So, as long as we have had horror stories they have frightened us with evil entering into everyday life. Current horror fads, such as the slasher movies, echo this age-old formula. The happy, good-looking, care-free teenage culture is preyed upon by an evil maniac. Popular horror films of the last two years such as Get Out and Us, by Jordan Peele are set in pleasant everyday life, then the horror comes. The winning formula for fundamental scariness. Peele builds the atmosphere of ‘living the good life’ in both films then, BAM! It all goes horrifically bad. Many theologians posit that this is the most frightening horror of all, when the evil doer has no clear reason why they are choosing these people are their victims.

Recently, the Zombie genre has taken up subjects such as gentile setting of Pride and Prejudice (The film: Pride and Prejudice vs The Zombies) and the iconic Abraham Lincoln (vs Zombies), daring to pit zombies against cultural icons. Santa vs Zombies takes these recent treatments even further into our cultural ethos and challenges us to consider Santa at war with Zombies. Think about it, in our story we have Santa Claus, possibly the one purely joyful (jolly) tradition that is untouchably good and never associated with evil. Even God has enemies, has vengeance, inflicts his wrath on sinners, but Santa is pure joy and giving and kindness. In our story our Santa is all that, but he starts out tired because of the conditions in the world and the disbelief in him that is widespread. Like a Jordan Peele set-up, Santa innocently prepares for ‘one last ride’ on this Christmas night to spread joy and good cheer as always. But, when he arrives at his first stop he plops right into an apocalypse!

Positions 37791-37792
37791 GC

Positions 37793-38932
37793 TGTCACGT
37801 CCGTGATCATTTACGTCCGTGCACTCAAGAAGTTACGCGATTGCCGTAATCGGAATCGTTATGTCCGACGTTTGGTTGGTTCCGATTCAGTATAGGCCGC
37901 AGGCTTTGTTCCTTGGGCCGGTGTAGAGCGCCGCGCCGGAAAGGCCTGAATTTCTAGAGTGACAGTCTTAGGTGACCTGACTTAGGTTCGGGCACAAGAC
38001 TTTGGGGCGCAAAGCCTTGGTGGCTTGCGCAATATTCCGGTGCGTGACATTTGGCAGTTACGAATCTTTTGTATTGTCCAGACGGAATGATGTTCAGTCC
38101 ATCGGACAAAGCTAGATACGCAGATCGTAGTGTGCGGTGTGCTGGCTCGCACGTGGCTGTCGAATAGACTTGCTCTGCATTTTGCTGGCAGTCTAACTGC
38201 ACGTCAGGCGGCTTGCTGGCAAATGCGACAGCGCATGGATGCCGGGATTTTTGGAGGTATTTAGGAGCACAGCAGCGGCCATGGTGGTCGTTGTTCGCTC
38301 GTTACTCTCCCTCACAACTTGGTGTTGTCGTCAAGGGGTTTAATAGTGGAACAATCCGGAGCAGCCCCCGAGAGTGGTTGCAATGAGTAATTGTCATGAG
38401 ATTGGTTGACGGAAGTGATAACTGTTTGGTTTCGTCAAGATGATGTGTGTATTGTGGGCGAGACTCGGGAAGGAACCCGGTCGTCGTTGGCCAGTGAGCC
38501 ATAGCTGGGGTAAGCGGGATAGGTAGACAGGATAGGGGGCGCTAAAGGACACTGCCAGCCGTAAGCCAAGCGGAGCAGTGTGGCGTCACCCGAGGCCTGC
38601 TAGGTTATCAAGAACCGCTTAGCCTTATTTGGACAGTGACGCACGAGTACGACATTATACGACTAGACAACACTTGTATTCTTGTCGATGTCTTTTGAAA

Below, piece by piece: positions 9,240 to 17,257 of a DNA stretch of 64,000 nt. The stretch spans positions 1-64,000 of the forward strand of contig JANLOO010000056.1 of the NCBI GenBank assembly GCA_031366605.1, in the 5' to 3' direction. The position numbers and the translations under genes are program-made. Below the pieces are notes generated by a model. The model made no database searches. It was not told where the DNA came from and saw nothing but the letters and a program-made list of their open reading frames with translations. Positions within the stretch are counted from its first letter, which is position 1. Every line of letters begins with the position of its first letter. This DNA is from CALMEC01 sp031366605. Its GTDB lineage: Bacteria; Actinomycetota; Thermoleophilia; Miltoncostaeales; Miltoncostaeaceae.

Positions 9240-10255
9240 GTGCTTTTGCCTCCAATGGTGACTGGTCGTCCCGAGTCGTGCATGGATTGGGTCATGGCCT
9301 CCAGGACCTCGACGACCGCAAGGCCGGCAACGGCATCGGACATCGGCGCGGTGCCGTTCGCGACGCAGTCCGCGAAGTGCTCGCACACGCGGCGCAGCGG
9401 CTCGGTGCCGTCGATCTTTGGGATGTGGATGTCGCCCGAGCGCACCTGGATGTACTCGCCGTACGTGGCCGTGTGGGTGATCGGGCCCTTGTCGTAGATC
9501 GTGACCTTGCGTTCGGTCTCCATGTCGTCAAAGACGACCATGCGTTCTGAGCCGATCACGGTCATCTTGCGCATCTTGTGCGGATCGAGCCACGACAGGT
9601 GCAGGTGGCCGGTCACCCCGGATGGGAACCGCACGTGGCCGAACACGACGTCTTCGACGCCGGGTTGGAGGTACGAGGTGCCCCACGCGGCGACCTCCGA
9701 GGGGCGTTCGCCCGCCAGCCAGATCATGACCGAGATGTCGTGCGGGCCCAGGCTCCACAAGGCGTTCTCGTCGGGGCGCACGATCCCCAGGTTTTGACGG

With only a limited time left, join the cheerful fray and support Santa Vs. Zombies on Kickstarter here!

***

ABOUT SANTA VS ZOMBIES

Meet Santa. He’s having a mid-life crisis. He hates his job and wishes he was doing anything else other than being Santa. He’s just going through the motions and that’s why he doesn’t notice the zombie apocalypse until it’s almost two late. Saved by two kids, he at first tries to get back to the North Pole only to discover that his reindeer have been eaten. On the run and just trying to survive, Santa befriends the kids and falls in love with their recently-divorced mother. Soon Santa rediscovers his Christmas spirit and does everything he can to save Christmas for the kids—even if it means his own death.

ABOUT JOHN MAYER

 John Mayer is a well-published author both in fiction and non-fiction with three previous novels, two screenplays and a performed stage play. With over twenty non-fiction books published. His latest, Family Fit: Find Your Balance in Life, which was published by Healthy Learning, one of the world’s foremost publishers of instructional materials for health/wellness, fitness, exercise, sports medicine, and camp professionals.

Mayer’s day job as a clinical psychologist specializing in violent behavior has him consulting to law enforcement regularly. His 10,000 Twitter followers (@DrJohnMayer) (@jemayerbooks) look to his daily tweets for advice on psychological issues. He is an associate staff psychologist for Doctor on Demand (doctorondemand.com ) as well as a provider (Telemedicine) on DoctoronDemand.

Mayer is also a writer for a cable TV series, The System, that is currently in production with the pilot episode completed.

ABOUT KOJI STEVEN SAKAI

Koji Steven Sakai is the founder of Little Nalu Pictures LLC and the CEO of CHOPSO (www.CHOPSO.com), the first Asian English streaming video service. He has written five feature films that have been produced, including the indie hit, The People I’ve Slept With. He also produced three feature films, a one-hour comedy special currently on Netflix, and Comedy InvAsian, a live and filmed series featuring the nation’s top Asian American comedians. Koji’s debut novel, Romeo & Juliet Vs. Zombies, was released in paperback in 2015 and in audiobook in 2016; his graphic novel, 442, came out in 2017. In addition, he is currently an adjunct professor in screenwriting at International Technological University in San Jose.